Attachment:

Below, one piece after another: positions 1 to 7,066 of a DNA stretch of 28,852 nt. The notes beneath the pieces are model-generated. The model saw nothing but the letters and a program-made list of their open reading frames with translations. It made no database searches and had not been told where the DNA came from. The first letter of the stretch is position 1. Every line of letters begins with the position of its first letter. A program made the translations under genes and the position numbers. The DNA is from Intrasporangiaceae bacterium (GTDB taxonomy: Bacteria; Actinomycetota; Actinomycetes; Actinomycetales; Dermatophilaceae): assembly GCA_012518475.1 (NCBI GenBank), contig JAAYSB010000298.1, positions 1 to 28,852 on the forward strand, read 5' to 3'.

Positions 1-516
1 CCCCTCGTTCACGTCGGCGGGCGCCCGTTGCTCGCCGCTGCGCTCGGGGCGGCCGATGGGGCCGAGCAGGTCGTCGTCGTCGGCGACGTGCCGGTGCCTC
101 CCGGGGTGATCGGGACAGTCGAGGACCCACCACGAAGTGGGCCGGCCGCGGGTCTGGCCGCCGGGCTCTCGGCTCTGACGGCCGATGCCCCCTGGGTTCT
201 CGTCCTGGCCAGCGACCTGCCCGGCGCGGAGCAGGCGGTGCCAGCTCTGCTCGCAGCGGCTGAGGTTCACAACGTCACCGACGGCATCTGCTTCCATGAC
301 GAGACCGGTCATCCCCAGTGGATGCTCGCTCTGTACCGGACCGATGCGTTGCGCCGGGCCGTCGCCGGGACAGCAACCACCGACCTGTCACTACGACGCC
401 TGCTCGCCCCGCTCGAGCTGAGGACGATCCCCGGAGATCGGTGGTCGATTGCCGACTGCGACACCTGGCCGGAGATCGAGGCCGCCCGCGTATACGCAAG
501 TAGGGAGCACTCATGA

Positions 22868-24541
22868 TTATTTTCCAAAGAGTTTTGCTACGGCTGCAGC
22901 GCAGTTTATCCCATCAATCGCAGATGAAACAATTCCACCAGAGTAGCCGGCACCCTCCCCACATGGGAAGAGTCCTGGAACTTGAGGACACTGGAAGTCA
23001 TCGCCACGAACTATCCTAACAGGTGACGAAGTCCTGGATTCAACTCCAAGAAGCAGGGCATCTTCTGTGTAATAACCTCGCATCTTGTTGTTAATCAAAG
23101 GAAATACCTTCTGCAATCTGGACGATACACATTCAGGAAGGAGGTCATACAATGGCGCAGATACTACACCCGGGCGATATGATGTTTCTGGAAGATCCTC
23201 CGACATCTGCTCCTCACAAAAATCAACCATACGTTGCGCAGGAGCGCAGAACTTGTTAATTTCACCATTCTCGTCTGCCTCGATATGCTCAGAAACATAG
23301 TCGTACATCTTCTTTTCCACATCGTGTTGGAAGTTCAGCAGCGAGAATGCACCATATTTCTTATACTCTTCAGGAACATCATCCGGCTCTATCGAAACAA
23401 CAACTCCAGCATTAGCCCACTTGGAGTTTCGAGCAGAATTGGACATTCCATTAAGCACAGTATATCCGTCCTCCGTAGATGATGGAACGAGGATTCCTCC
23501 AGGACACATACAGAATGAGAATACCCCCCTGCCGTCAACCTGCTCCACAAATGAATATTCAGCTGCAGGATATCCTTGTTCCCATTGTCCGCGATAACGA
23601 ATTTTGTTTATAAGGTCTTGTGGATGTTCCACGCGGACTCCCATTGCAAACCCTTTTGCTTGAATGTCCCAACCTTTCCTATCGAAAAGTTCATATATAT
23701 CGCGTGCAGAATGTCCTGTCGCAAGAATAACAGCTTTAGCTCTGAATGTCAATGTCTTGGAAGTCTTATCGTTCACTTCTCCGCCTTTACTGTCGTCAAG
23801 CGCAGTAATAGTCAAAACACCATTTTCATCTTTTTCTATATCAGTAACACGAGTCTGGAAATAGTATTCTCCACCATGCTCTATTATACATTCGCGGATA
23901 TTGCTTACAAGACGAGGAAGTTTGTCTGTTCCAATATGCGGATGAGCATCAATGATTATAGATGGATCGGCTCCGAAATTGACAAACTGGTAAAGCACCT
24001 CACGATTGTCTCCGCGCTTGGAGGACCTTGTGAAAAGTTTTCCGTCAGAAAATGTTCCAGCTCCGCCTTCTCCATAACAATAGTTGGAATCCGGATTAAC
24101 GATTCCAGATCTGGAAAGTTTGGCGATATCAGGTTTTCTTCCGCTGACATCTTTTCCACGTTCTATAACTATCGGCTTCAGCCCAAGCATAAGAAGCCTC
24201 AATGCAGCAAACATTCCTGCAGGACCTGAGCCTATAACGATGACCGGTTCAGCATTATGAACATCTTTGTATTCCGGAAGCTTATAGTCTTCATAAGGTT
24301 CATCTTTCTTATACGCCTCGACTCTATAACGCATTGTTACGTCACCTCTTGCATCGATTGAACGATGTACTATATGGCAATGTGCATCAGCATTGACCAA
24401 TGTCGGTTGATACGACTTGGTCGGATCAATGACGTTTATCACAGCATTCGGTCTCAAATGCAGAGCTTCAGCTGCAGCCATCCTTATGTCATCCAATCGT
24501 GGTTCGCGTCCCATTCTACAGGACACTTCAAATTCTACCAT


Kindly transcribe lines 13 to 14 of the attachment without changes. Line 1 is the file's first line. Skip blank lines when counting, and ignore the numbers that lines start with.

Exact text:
23101 GAAATACCTTCTGCAATCTGGACGATACACATTCAGGAAGGAGGTCATACAATGGCGCAGATACTACACCCGGGCGATATGATGTTTCTGGAAGATCCTC
23201 CGACATCTGCTCCTCACAAAAATCAACCATACGTTGCGCAGGAGCGCAGAACTTGTTAATTTCACCATTCTCGTCTGCCTCGATATGCTCAGAAACATAG